dark period the fact of prospective motherhood became known to the wretched woman. At this her rage knew no bounds; she threatened to take her own life and that of her unborn child, and tried, though ineffectually, to murder it, this state of feeling continuing during gestation and nursing. After a time, in a better condition of things, the mother re gained a fair balance of happiness, but saw her daughter, thus unfortunately born, exhibit, year after year, the unreasoning violence of temper and action which was but a repetition of her own. One of the peculiar features of my patient, the daughter, was the absence of any regret for her remarkable beha vior. Her mind was clear upon all intellectual and ordinary practical matters, and she was in some re spects brilliant, but was monomaniacally selfish and unreasonable, avowing hatred for her children, but making them alternately the subjects of pride and in vective. How far different it might have been with this unfortunate woman, had her mother, in quiet submission to God, accepted life's discipline patiently, and tried to learn the much-needed lesson of confi dence and peace, saying honestly, " What wilt thou have me to do," and " Thy will be done." In thus making the best of all circumstances, a wonderful helping power would have come into her heart, which would have saved a train of untold sorrow to that mother and her descendants.

VII. There should be no parents who cannot un derstand what it means to bring the fullest affection they are capable of feeling to each other, and this state of heart should be carefully cherished. Many do not understand that this love dies without mutual keeping, and is not a hardy plant, which will grow through the heat of unreasoning passion or the chill of selfishness without careful nurture. True love is a deep-rooted principle which would not do a wrong to the object loved, and must be kept rooted in obe dience to the divine law of love, first to God, and to our neighbor as ourselves. Both must watch and keep the altar-fire upon their own hearts burning, for feeling, fancy, or magnetic influence cannot take its place, and those who rest upon these for domestic happiness will be disappointed. In my intimate ac quaintance with many hundred families I have seen beautiful approximations to perfected love in home life in not a few instances, and its fruition is ever joy and peace. The physical attraction binding the twain as one flesh is as sacred as life itself, should be thought of ever with honor, and both. husband and wife should seek to give it habitually the happiest rational exercise. The habit of constant and full affection will alone make it possible to give children the best vitality. The intensity of affectionate inter est with which both partake in the genesic office, and the vigor of the parents at the time, determines most powerfully the native strength as well as the beauty of feature and form of the child. The common saying that illegitimate children are often the best endowed has some foundation in truth; for when such a life is the result of one or two all-absorbing procreative acts, the parents have given the fulness of their lives as they were at the time. I have never failed to observe in illegitimate children, however vigorous and strong in body, far more intensity in impulse of all the passions than moral restraint and self-control, and with a vigorous, intense nature this is a most unfor tunate bias, making a well-directed, useful life diffi cult and doubtful.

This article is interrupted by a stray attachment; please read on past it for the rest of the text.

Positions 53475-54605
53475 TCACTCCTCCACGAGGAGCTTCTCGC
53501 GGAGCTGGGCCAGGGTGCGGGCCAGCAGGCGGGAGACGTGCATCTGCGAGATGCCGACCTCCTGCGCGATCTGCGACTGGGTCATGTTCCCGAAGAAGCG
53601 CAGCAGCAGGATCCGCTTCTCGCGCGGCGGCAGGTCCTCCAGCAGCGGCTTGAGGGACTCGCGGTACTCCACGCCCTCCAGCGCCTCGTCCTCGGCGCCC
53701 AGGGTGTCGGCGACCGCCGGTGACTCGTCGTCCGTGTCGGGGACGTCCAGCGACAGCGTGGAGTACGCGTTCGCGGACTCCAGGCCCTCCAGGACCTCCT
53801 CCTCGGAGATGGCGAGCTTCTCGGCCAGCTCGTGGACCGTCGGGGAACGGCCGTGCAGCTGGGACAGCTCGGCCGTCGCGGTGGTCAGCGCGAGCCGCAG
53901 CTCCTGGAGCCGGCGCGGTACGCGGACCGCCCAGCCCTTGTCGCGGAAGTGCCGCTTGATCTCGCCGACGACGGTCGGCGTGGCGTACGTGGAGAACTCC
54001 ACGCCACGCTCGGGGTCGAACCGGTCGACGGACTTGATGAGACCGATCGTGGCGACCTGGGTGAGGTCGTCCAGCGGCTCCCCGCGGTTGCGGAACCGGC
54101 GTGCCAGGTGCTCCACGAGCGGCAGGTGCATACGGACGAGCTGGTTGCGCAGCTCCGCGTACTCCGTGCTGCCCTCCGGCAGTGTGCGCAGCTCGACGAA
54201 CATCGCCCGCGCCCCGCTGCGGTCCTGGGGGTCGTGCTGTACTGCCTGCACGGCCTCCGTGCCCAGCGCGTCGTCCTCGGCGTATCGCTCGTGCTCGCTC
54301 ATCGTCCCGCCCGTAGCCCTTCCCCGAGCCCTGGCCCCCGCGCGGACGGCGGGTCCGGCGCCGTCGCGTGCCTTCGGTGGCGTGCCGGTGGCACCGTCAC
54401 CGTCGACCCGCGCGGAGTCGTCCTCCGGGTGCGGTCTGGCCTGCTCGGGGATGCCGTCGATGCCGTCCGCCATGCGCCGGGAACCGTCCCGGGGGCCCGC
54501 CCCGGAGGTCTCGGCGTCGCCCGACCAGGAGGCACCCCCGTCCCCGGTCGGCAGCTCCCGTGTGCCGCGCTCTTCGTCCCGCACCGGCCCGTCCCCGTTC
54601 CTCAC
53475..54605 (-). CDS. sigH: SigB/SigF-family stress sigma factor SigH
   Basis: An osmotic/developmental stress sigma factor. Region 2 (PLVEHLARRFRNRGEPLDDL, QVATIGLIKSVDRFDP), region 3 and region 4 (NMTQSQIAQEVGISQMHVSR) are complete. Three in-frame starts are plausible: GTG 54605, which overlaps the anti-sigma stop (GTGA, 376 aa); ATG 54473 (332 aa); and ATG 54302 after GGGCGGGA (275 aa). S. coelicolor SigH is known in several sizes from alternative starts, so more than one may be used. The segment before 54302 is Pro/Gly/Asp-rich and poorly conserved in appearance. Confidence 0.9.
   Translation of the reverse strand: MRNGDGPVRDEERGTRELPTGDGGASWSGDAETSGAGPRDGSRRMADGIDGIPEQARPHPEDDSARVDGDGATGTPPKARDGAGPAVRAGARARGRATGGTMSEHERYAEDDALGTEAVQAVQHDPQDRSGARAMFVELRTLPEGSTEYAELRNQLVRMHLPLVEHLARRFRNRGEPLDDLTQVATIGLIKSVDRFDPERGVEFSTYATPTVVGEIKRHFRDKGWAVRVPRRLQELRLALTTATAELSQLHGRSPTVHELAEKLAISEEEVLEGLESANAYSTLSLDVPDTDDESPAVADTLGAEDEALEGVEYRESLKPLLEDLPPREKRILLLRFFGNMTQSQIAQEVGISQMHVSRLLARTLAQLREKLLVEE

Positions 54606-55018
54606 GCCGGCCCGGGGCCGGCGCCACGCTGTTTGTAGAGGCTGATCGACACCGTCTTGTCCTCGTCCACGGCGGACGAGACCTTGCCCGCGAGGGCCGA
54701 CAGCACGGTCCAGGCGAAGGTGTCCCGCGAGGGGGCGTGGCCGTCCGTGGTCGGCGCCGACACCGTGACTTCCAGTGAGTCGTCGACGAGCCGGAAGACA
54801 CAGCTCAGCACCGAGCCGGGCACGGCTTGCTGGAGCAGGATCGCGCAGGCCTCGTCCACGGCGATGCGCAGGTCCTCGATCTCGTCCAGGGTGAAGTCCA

No accident of vice need ever put to shame the privilege of parents to give the fullest gift of beauty and strength they can to their children in an honor able Christian marriage.

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children, life, mother, parents and nervous